It wasn’t too long ago that we were still trying to prove the link between good design and learning performance. Now it's no longer a question of ‘does it improve performance?’ but more a question of ‘how it improves performance’.
This understanding is the key to driving the best value for the long run, which can be particularly pressing in state run schools where government funding is tight.
The simplest designed buildings can drive down maintenance and facility costs; RIBA produced a report that claimed unnecessary costs are being spent on facilities, which can accumulate to an annual spent of up to x7 the average teacher salary.
Good designs can also improve teacher retention rates as the same RIBA study claimed that 1 in 5 teachers had considered leaving due to building conditions.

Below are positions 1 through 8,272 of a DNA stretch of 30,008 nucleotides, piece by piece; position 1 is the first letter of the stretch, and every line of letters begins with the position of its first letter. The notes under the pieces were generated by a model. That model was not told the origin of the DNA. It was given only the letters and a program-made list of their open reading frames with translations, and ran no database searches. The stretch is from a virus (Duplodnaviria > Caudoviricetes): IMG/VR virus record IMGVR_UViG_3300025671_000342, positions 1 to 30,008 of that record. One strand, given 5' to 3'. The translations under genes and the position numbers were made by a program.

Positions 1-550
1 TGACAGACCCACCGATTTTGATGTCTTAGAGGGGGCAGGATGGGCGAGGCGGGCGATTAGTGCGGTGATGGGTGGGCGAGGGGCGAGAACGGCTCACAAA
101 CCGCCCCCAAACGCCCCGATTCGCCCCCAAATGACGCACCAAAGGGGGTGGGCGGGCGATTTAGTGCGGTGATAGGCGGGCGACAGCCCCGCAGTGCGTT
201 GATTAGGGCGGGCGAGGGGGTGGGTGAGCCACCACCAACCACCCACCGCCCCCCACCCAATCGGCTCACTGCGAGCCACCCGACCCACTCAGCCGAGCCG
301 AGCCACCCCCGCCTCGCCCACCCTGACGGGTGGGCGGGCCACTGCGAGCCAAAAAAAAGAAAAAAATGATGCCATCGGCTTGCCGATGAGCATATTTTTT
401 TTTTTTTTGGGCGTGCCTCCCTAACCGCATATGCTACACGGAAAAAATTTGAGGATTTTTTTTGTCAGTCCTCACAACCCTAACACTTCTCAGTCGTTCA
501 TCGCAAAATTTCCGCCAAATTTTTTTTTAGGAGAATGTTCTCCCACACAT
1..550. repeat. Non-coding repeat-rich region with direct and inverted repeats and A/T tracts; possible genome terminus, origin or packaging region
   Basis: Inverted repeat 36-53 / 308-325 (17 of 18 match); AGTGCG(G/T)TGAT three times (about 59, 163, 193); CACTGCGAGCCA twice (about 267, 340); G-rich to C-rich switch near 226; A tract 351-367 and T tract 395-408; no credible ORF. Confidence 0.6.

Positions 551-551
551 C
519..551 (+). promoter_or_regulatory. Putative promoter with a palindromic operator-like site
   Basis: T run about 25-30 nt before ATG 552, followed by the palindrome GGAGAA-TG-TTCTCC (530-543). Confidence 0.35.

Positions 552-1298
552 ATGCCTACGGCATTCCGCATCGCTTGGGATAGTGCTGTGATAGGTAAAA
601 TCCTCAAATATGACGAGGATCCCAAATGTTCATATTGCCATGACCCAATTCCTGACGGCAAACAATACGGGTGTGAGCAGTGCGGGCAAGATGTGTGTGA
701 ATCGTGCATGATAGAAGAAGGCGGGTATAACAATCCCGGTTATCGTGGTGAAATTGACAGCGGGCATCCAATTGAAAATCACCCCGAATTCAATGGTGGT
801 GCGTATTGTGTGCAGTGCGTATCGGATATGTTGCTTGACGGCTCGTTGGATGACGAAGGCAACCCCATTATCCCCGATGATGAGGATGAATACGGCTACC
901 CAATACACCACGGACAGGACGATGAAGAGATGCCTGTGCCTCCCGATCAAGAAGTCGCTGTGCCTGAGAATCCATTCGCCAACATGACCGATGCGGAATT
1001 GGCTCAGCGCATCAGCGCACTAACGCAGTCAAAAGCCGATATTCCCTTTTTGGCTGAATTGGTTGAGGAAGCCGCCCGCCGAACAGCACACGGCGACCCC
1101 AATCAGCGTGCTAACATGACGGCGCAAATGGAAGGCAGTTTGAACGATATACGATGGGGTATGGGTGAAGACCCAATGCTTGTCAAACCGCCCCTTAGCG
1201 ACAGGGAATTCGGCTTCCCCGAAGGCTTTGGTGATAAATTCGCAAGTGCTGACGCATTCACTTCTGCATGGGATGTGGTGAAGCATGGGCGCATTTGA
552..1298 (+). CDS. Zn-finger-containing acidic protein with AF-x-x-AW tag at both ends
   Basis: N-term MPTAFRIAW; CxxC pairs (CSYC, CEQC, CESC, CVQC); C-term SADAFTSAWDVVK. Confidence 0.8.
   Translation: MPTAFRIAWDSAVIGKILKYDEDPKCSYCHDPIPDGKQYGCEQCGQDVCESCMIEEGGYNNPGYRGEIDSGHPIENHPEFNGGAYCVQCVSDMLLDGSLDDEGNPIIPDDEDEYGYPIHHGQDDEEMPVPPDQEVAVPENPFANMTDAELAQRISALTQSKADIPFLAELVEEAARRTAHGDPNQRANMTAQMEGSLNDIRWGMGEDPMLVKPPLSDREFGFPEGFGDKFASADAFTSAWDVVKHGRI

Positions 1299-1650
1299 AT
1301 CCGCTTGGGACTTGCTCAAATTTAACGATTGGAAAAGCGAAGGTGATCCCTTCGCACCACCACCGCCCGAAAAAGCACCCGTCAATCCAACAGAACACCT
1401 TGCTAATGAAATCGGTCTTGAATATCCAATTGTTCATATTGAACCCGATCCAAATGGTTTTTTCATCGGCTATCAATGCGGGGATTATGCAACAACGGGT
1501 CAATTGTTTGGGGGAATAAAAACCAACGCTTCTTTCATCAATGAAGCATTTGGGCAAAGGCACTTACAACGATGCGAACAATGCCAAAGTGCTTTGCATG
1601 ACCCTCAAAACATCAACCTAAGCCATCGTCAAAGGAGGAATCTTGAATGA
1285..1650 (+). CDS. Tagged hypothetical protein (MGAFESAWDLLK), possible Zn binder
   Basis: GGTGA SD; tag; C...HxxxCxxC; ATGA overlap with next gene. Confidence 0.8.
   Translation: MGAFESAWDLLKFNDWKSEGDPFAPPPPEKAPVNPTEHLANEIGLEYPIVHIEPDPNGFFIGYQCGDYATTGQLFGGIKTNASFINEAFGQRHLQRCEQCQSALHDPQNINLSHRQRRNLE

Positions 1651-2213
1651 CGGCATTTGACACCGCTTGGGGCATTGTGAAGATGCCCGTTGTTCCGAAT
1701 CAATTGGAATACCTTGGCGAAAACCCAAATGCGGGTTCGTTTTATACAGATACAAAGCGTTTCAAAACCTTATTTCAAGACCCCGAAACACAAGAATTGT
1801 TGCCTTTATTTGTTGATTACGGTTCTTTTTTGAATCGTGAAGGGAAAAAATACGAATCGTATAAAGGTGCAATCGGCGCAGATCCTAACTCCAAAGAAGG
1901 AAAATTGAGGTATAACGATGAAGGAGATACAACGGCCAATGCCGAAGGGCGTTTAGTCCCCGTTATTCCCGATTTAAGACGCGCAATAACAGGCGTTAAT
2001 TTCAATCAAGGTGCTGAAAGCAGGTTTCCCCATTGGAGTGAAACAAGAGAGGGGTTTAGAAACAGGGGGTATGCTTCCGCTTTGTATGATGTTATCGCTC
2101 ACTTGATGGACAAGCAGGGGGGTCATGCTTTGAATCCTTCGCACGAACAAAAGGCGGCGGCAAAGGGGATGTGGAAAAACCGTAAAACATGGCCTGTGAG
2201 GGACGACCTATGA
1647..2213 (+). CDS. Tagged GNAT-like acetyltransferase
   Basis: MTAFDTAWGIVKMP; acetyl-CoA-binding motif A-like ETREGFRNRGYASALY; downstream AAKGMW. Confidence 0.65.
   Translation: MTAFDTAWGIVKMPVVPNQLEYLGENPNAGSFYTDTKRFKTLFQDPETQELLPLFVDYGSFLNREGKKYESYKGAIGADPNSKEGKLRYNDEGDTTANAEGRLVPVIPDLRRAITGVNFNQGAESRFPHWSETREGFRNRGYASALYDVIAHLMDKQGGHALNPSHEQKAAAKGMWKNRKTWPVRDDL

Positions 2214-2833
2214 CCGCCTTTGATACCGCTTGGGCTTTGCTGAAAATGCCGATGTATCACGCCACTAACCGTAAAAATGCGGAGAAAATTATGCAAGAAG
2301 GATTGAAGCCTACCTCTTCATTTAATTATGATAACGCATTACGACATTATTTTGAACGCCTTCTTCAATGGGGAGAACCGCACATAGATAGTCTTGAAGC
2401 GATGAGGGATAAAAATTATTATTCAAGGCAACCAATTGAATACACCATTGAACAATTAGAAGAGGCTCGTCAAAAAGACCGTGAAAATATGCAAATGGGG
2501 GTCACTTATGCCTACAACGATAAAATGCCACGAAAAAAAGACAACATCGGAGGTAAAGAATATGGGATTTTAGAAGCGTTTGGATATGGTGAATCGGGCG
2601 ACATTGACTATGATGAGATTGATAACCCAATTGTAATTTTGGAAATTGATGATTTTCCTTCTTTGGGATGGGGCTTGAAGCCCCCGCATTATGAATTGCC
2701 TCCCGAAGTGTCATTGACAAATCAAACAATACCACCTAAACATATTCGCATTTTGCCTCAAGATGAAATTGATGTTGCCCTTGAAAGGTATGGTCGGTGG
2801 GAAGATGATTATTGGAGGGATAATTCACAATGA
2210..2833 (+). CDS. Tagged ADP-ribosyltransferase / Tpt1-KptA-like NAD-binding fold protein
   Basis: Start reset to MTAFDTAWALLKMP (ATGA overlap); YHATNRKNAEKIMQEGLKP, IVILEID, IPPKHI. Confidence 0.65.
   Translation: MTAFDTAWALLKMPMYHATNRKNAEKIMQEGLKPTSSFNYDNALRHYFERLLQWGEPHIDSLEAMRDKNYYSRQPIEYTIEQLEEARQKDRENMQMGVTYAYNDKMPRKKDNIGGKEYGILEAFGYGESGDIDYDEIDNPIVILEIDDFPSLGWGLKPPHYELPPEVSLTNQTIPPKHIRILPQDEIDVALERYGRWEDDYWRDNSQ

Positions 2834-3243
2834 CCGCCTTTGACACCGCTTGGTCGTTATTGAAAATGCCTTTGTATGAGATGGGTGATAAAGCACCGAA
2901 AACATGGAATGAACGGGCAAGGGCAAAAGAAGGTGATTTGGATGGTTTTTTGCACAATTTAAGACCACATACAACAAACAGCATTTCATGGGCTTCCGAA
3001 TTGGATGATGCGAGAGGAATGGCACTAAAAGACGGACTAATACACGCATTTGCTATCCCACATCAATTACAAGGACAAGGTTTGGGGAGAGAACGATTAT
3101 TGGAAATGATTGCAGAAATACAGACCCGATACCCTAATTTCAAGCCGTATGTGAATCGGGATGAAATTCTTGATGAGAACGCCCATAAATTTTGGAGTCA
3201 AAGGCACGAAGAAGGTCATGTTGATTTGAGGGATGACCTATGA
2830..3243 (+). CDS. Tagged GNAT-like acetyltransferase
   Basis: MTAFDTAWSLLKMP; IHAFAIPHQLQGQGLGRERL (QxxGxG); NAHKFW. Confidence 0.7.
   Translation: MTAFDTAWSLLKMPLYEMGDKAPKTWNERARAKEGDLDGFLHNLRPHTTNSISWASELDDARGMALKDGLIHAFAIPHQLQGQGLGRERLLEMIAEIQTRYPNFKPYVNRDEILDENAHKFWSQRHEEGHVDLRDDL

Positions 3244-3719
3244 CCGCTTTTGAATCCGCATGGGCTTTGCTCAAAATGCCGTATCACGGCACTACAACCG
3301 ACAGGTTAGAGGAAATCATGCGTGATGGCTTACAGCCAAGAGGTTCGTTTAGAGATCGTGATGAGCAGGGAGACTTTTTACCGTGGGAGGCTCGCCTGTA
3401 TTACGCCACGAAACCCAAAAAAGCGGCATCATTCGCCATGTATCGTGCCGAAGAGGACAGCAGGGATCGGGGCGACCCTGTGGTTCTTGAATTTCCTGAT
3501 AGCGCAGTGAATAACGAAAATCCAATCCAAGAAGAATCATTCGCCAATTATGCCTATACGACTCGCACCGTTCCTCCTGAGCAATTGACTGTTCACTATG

Then of course there is the effect that design has on student performance. Salford University reported that classroom designs can improve pupil performance by 25%. Many teachers believe that it also encourages better behaviour and reduces bullying.
So, it’s not surprising that some of the most inspirational designs have come out of the educational sector. Take a look at some of the past RIBA Stirling Prize winners: Evelyn Grace Academy, The Sainsbury Lab at the University of Cambridge and Burntwood School.
What to Consider:
The most effective spaces are those that do not impose the design on the occupants. Instead they involve the users in the design and create a shared sense of purpose.
The conclusion: an off the shelf design is not going to cut in the educational environment. The design must respond to the local context and offer innovative, inclusive spaces to learn.